What do the Regulations do?
New standards for rented residential accommodation will come into effect on 1 July 2017 with the introduction of the Housing (Standards for Rented Houses) Regulations 2017. The standards relate to structural condition, provision of sanitary facilities, food preparation, storage and laundry, availability of adequate heating, lighting and ventilation, safety of oil, electricity and gas installations, fire safety and refuse facilities. The Regulations apply to all private rented accommodation with the exception of holiday lets, lettings by the HSE or “by a housing authority pursuant to any of their functions under the Housing Acts 1966 to 2014, and is a caravan, mobile home or a structure or a thing (whether on wheels or not) that is capable of being moved from one place to another”.
What does this mean for landlords now?
Each Dwelling must be in “a proper state of structural repair”. A proper state of structural repair” is defined in the Regulations as sound, internally and externally, with roof, roofing tiles and slates, windows, floors, ceilings, walls, stairs, doors, skirting boards, fascia, tiles on any floor, ceiling and wall, gutters, down pipes, fittings, furnishings, gardens and common areas maintained in good condition and repair and not defective due to dampness or otherwise. It further states where a window has an opening section through which a person may fall, and the bottom of the opening section is more than 1400mm above external ground level, suitable safety restrictors shall be fitted. Safety restrictors shall restrain the window sufficiently to prevent such falls.
Tenants must have exclusive access to a water closet with a dedicated wash hand sink adjacent to it and a fixed bath or shower. The sink and the bath/shower must have a continuous supply of cold water and a facility for the piped supply of hot water.
Every room, including bathroom intended for use, by the tenant of the house as a habitable room must contain a permanently fixed appliance for heating. There must also be ventilation for the safe and effective removal of fumes. All houses must have suitably located devices for the detection and alarm of carbon monoxide.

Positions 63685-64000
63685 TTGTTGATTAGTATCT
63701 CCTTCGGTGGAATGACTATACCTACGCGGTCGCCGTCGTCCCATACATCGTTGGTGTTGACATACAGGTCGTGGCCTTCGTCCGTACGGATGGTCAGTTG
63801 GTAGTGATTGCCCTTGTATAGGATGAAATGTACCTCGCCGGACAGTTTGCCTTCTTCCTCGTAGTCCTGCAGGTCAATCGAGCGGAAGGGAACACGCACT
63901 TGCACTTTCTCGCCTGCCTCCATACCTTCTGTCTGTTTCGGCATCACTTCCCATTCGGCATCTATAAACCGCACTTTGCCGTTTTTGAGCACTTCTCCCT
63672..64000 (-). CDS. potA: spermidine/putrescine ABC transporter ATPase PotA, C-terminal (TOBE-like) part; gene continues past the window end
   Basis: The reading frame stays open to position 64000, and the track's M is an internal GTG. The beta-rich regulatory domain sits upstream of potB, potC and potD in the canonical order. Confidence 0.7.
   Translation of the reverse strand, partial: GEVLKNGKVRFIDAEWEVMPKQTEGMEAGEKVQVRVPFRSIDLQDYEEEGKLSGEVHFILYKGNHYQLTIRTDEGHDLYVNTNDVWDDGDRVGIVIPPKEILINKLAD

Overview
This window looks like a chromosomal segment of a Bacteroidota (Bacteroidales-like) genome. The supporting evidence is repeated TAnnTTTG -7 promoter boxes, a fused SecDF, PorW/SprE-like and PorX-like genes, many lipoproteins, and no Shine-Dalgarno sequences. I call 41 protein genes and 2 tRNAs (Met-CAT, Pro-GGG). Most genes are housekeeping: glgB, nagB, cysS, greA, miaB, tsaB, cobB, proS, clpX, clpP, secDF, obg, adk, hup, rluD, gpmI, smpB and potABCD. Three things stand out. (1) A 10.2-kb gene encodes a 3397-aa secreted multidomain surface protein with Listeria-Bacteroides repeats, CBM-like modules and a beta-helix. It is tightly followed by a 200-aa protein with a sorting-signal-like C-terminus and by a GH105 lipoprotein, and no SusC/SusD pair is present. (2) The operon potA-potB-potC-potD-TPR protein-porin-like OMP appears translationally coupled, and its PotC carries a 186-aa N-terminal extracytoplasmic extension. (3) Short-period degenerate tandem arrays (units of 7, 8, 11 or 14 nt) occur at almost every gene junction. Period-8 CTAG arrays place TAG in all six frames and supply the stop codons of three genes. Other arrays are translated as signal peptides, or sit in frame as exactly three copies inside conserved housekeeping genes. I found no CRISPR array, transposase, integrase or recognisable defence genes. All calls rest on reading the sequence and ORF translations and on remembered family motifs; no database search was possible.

Food preparation, storage and laundry
All Dwellings must have exclusive access to the following:
- 4 ring hob with oven and grill,
- suitable facilities for the effective removal of fumes through a cooker hood or extractor fan,
- Fridge and freezer or fridge-freezer,
- Microwave oven,
- Sink with a pipe supply of cold water hot water,
- Suitable and adequate number of kitchen presses for food storage,
- Washing machine or access to a communal washing machine facility within the curtilage of the Dwelling.
- Clothes-dryer if the Dwelling does not have a private garden or yard
Every room, intended for use, by the tenant of the house as a habitable room must have adequate natural lighting. Every hall, stairs and landing and every room used, (or intended for use by the tenants) should have suitable and adequate manes of artificial lighting.
The window of every room with a bath or shower and a water closet should be suitably and adequately screened to ensure privacy.
Every Dwelling must have a suitable self-contained fire detection and alarm system. Each Dwelling must also have a suitably located fire blanket. Every self-contained Dwelling in a multi-unit building must contain a suitable fire detection and alarm and an emergency evacuation plan. A suitable fire detection and alarm shall be provided in common areas within a multi-unit building. Emergency lighting shall be provided in all common areas within a multi-unit building.
The Dwelling must have access to suitable adequate pest and vermin proof refuse storage facilities.
Gas, Oil and Electricity Installations
Installations for the supply of gas, oil and electricity including pipework, storage facilities and electrical distribution boxes must be maintained in good repair and safe working order
The Regulations will impose increased obligations on landlords with regard to their rental properties. Landlords must ensure that the Dwelling and all appliances and services to it are maintained and continue to comply with the Regulations throughout the term of the letting. Sufficient information shall be provided to the tenant about the rented property, the fixed building services, appliances and their routine maintenance requirements so that the occupant can operate them correctly.
What happens if a landlord breaches the Regulations?
Enforcement of the Regulations will occur through Improvement Notices following a finding of a contravention of the Regulations, including a request that Landlords remedy the issue within a set time frame. Where no compliance arises, a Prohibition Notice can be issued from the Local Authority which directs a landlord not to re-let the property until the issues have been dealt with.
Failure to comply with a Prohibition Notice can result in fines of up to €5,000 or imprisonment for a term not exceeding six months or both. A landlord who continues to breach the Regulations after conviction will be guilty of a further offence for every day the breach continues resulting in a fine of up to €400 per day.
The content of this article is provided for information purposes only and does not constitute legal or other advice.